What kind of report is required?
Each company is required to report “beneficial ownership information” about the owners and individuals who control the company. An owner is anyone who owns 25% or more of the company, either directly or indirectly. A person who “controls” the company is someone who, directly or indirectly, leads, determines, or influences the decisions of the company. This includes officers and managers.

What information is included in the report?
The company itself must report its legal name and any trade names (DBAs) that it uses, along with its addresses and its taxpayer identification number (EIN).

For each beneficial owner, you will need to report the name, address, birthdate, and a unique ID number such as a driver’s license number or passport number (not a Social Security number). You also need to include an image of the document from which that unique identifying number was obtained, including the individual’s photograph. An example would be a copy of your driver’s license.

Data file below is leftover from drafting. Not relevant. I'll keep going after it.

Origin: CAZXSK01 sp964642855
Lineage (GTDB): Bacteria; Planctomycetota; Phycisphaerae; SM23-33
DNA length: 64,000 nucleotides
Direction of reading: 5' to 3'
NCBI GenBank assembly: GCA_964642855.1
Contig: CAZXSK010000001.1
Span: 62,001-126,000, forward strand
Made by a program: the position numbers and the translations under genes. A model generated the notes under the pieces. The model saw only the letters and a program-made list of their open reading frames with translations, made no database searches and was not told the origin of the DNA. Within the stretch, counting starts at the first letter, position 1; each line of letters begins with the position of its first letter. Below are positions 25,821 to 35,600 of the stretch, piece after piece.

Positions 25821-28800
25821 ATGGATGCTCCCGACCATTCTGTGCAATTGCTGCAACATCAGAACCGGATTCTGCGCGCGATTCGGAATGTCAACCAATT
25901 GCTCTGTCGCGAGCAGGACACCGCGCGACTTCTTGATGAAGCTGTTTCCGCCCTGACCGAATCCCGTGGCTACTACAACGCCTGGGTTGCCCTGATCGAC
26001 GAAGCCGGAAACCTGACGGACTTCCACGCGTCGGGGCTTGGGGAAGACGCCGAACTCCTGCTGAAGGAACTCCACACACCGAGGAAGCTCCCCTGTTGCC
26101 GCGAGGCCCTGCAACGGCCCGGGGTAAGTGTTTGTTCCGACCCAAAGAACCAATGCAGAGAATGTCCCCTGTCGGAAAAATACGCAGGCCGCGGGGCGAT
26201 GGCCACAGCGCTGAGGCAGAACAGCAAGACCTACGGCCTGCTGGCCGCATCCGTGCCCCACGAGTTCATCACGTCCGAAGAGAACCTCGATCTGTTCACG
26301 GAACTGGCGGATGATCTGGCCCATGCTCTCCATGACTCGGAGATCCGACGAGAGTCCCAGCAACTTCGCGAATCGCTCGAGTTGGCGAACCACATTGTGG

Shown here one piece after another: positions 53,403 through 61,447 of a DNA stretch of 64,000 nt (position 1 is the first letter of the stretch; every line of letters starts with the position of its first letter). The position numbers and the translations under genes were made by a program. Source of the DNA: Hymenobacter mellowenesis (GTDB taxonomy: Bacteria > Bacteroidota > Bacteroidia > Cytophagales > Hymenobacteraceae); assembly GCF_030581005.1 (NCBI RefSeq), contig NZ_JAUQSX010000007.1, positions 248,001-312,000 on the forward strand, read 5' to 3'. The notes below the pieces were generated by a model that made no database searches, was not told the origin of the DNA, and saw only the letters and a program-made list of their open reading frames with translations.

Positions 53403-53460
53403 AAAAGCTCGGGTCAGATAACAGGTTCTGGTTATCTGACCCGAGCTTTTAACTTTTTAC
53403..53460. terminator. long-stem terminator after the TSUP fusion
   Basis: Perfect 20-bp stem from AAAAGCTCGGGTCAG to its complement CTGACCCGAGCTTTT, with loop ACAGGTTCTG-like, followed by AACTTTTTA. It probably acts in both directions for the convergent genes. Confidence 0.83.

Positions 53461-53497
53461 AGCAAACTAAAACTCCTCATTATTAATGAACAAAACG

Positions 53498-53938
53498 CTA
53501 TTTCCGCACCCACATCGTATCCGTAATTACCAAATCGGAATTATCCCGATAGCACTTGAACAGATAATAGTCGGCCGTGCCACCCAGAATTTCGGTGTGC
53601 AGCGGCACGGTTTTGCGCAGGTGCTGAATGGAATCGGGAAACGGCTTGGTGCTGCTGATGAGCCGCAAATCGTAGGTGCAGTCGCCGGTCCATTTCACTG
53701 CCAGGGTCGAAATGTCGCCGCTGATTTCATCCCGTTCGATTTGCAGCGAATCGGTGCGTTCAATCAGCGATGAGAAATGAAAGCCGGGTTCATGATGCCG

What is the point of all this?
Congress passed this law to help law enforcement investigate money laundering and other financial crimes. It is intended to prevent bad actors from hiding their identities through the use of shell companies.

When is this report due?
For all existing companies, or those created prior to the end of 2023, the deadline is January 1, 2025.

For all companies created on or after January 1, 2024, the report will be due within 90 days from the date the business is created.

Is there a cost to file this report?
No, there is no charge to file the report.

How do I file the report?
FinCEN (the Financial Crimes Enforcement Network, a division of the U.S. Treasury Department), is creating a website through which you will complete and submit the report. At the time of this article’s publishing, the website is not available yet.